Self-Talk
Review:
   • R_____________ means decreasing unwanted muscular tension & calming the
      mind.
   • T_________ relaxation is a longer strategy that helps athletes relax completely.
      R_________ relaxation is an abbreviated technique that uses a cue word to relax
      quickly.
   • Relaxation includes deep b_________, i___________, relaxation, muscle
      relaxation and cue w________.
   • E__________________ helps athletes control arousal, enhance concentration and
      elevate confidence, particularly when they are tired, encountering adversity or
      dealing with low energy levels.
   • Energization includes psych-up b___________, imagery energization, muscle
      activation and c____ words.
   • The cued words is associated with feelings of high energy and, in rapid
      energization, can occur in 3-5 s___________.

   •   Check- up: share about the action you took in the area of concern you
       had…….

Today: Self-Talk
   • Self-talk is the steady stream of thoughts and internal dialogue that goes on in our
      heads almost constantly. Your t__________ have a major impact on your mood,
      emotions and performance.
   • Make a list of some of the thoughts you had about your sport today:




   •   To make self-talk work for you, you want to increase p_________ thoughts and
       decrease n_________ thoughts. Thoughts will affect your sport performance.
   •   Positive self-talk leads to a f_____ mind-set in which you will excel athletically.
   •   Negative self-talk leads to a c________ mind-set in which irrational thoughts can
       cause you to underachieve.
   •   When an event happens to you, you have beliefs about the situation- how you
       interpret what has happened. This interpretation of the situation determines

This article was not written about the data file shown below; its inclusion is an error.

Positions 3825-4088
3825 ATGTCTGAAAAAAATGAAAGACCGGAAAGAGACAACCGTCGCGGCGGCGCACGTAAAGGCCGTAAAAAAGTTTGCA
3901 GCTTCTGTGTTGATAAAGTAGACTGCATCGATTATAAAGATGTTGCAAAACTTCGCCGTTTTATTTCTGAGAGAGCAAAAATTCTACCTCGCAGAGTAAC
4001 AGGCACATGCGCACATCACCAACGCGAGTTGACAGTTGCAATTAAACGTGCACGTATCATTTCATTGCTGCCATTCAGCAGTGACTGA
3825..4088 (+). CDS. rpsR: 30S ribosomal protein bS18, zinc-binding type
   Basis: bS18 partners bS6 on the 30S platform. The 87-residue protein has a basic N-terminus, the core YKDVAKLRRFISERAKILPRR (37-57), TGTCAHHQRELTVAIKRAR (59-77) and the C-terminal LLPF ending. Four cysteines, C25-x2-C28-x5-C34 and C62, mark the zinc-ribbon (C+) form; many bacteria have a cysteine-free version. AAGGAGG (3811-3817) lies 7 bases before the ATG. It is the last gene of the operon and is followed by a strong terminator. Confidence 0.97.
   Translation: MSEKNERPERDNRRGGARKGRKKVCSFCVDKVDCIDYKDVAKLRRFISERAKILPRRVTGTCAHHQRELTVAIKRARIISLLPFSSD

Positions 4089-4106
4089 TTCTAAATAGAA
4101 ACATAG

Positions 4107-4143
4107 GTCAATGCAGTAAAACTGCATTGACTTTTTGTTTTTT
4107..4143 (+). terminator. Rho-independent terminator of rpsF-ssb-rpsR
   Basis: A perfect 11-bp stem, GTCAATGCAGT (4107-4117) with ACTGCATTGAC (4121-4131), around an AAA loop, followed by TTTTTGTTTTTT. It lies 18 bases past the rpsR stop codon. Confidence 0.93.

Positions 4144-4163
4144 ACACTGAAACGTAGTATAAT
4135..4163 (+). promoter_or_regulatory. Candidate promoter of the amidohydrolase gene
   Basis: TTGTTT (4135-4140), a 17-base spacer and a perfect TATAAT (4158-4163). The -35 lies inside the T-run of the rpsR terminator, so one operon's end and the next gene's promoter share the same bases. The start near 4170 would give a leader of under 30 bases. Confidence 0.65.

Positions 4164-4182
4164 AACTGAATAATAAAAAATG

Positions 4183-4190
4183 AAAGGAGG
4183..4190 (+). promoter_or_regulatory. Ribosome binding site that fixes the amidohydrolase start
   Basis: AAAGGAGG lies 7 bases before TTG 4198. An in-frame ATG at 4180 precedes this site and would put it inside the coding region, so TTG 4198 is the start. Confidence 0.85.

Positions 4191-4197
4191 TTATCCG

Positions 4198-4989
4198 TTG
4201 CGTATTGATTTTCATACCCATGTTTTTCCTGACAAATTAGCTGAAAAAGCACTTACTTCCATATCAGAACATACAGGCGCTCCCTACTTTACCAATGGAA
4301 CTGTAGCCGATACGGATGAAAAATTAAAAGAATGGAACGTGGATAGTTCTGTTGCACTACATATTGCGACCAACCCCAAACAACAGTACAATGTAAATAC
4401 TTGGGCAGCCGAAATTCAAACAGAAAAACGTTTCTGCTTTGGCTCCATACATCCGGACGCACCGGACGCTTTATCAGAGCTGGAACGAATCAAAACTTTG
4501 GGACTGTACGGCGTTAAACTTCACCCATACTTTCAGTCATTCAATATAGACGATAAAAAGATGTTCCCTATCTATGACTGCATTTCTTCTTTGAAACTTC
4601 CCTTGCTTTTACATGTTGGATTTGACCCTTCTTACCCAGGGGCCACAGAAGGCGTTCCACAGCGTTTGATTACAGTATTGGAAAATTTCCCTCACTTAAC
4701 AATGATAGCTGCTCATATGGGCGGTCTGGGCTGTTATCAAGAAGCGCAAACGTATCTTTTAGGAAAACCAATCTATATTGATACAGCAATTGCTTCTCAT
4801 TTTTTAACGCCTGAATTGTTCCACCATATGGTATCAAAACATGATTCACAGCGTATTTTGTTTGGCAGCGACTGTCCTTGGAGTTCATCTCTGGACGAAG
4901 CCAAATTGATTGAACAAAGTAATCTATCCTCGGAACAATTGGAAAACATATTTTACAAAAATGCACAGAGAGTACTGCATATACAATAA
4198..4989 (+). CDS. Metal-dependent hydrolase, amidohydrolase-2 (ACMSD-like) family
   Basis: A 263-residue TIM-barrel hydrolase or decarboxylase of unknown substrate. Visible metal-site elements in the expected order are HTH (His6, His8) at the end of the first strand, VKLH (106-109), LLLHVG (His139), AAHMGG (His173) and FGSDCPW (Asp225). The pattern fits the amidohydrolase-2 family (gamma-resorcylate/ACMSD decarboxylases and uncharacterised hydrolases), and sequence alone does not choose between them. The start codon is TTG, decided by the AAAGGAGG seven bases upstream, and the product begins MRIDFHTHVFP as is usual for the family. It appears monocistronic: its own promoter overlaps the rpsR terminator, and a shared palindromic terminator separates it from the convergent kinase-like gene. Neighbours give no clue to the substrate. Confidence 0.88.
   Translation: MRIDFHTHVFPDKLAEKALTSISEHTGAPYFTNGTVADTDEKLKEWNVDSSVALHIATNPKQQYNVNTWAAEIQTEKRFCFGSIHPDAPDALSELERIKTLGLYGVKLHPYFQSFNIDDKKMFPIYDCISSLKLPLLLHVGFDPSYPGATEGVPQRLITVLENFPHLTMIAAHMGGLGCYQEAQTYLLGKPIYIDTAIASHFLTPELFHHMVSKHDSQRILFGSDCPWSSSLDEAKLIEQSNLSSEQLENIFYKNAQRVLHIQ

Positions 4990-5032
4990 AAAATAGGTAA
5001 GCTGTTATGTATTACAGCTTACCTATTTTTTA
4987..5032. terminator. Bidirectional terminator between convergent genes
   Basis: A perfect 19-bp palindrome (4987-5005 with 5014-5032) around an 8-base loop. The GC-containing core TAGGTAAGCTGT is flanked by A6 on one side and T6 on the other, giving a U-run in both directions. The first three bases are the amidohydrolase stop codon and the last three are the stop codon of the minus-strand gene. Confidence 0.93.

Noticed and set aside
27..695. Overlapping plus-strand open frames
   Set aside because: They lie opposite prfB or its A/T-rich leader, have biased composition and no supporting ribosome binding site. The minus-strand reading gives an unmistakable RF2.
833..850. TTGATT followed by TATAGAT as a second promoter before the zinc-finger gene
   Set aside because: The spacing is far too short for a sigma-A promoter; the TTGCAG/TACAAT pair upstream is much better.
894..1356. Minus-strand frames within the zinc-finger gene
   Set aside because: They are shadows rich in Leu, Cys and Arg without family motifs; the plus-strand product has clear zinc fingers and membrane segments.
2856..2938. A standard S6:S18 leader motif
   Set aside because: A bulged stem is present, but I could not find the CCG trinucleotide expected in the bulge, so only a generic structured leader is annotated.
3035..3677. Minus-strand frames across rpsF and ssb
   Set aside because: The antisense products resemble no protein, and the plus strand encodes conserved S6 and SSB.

your emotions and behavior to a much greater extent than does the situation itself.

   •   Let’s look at an example of this.




                                                                                       18
Self-Talk Model                Self-Talk Examples
A = Activating Event           Our team must defend against a potentially game-
                               winning penalty stroke in a championship game.
B = Beliefs (Thoughts)       - “I really will be a rotten goalie if I let this player
                               make this stroke. I’ll never have such a great
                               opportunity to be the hero again- don’t blow it!”

                             + “ I’ve prepared well for this moment. Even though
                                this is a pressure-packed moment I’m confident I
                                can defend against this stroke.”

C = Emotional Consequences    - Stress/anxiety
                              + Challenge/excitement

C = Athletic Consequences    - Disruptive behaviors such as feeling tense and
                               flustered; poor concentration; slow to pick up the
                               ball coming off the opponent’s stick; slow reaction
                               to the ball.

                              + Helpful, constructive behaviors such as being
                                focused and confident; quick to pick up and react to
                                the ball.


Self-Talk Model                  Self-Talk Examples
A = Activating Event


B = Beliefs (Thoughts)       -


                             +


C = Emotional Consequences    -


                              +


C = Athletic Consequences        -


                              +




                                                                                        19
•   The basic principle of self-talk is that we can’t always control what happens to us,
    but we can control how we respond to uncontrollable events.
•   Our self-talk comes from either positive or negative thinking.
•   Positive thoughts h____ performance while negative thoughts h____performance.
•   We’ll call positive thought patterns smart-talk.
•   Eight rules of smart-talk:
         1. Be an optimist, not a pessimist: self-talk is a c_____. Focus on what you
             can control, not on what you can’t.
         2. Remain realistic and objective: make g_____ you can achieve.
         3. Focus on the p_______, not the past or future: it is the only thing you can
             control.
         4. See problems as c___________ rather than threats: this keeps you
             motivated and performing up to your capabilities.
         5. View successes as replicable and failures as surmountable: view success
             as due to a_______ and e________. Attribute failure to factors you can
             control such as effort level (I’ll work harder next practice), skill